Dried-Droplet MALDI Spotting Method:    Spot 0.5–1 µL of a sample onto a target plate. (Desalted samples may be eluted with 50% acetonitrile/0.1% TFA directly onto the plate.) Spot an equal volume of 5–10 mg/mL a-cyano-4-hydroxycinnamic acid (HCCA) dissolved in 50% acetonitrile/0.1% TFA on top of the sample, and allow the spot to air-dry. This simple and fast method is suggested for samples containing at least 0.5 pmol of phosphopeptide.
Nitrocellulose MALDI Spotting Method:    Prepare a 40 mg/mL solution of HCCA in acetone and a 20 mg/mL solution of nitrocellulose in acetone. Vortex mix each solution for 5–10 minutes. Prepare a matrix solution by mixing 200 µL of the HCCA solution with 100 µL of the nitrocellulose solution and 100 µL of isopropanol. Next, mix 1.5 µL of a sample with an equal volume of the matrix solution, and deposit 1.5 µL onto the MALDI target. Allow the spot to dry at ambient temperature. Next, place 5 µL of 5% formic acid on top of the spot for 10 seconds, and then pipet off the excess formic acid. Allow the spot to dry. Finally, apply 5 µL of dH2O to wash the spot for 10 seconds, remove the excess dH2O, then allow the spot to dry again. This method markedly enhances peptide detection for samples with <1 pmol of material. It also allows for eliminating salts from the sample directly on the MALDI plate.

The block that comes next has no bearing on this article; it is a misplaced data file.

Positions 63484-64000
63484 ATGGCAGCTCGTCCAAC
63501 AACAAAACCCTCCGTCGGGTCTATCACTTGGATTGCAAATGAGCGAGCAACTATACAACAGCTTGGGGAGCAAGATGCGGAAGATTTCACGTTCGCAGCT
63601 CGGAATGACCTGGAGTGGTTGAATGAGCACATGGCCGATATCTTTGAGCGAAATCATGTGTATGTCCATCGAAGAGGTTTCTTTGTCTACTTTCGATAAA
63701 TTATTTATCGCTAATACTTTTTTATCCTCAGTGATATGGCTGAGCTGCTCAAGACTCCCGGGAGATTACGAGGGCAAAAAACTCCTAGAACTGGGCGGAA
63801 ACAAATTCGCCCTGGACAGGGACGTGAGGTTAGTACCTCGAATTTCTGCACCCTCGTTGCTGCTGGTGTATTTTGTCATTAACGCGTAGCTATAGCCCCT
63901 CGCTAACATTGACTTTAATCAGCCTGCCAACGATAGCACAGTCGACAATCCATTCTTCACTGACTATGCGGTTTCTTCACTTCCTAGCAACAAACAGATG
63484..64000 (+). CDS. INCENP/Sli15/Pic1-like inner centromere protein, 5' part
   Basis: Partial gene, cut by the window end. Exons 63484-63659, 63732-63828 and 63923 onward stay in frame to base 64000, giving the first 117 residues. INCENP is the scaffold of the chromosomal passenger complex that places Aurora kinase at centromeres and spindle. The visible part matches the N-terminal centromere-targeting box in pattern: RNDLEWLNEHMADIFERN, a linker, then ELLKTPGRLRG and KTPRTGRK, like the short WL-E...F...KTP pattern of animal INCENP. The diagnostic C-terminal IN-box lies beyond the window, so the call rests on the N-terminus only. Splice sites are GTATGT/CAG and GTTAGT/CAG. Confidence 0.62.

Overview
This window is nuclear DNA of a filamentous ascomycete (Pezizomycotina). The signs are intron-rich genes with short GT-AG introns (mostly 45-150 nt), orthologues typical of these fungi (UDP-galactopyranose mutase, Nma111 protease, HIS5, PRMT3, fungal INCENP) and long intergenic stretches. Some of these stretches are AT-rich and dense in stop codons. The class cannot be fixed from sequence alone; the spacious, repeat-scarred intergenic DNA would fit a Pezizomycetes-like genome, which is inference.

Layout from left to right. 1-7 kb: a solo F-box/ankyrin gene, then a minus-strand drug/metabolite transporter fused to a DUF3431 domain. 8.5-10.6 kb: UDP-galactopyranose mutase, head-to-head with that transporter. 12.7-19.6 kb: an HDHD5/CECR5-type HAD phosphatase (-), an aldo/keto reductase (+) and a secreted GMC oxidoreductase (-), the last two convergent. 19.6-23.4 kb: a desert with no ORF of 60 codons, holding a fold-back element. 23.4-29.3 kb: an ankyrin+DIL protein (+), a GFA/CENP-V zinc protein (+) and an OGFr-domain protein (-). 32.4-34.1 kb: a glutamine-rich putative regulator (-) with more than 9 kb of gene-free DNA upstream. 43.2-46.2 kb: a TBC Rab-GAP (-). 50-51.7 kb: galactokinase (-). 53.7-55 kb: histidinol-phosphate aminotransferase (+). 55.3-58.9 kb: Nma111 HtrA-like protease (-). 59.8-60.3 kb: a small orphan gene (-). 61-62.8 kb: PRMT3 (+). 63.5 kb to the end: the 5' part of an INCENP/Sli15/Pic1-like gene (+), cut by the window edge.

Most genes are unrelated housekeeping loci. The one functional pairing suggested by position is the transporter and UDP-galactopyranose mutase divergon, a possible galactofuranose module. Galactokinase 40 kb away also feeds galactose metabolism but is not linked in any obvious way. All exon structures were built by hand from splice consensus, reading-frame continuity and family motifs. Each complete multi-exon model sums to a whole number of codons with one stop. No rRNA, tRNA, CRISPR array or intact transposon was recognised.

Note:   Enhanced detection of phosphopeptides may be achieved by the addition of 25–50 mM ammonium salts (e.g., ammonium sulfate, ammonium citrate or ammonium acetate), but this effect is peptide-specific. Techniques include mixing the ammonium salt 1:1 with the sample or with the matrix solution, or spotting an equal volume on top of the sample on the target plate. Also, some phosphopeptide signals may be enhanced relative to other peaks by analysis in the negative ion mode.



  1.    Anal Chem 73:5387 (2001); 2. Biochem J 280:261 (1991);  3. Anal Biochem 279:1 (2000)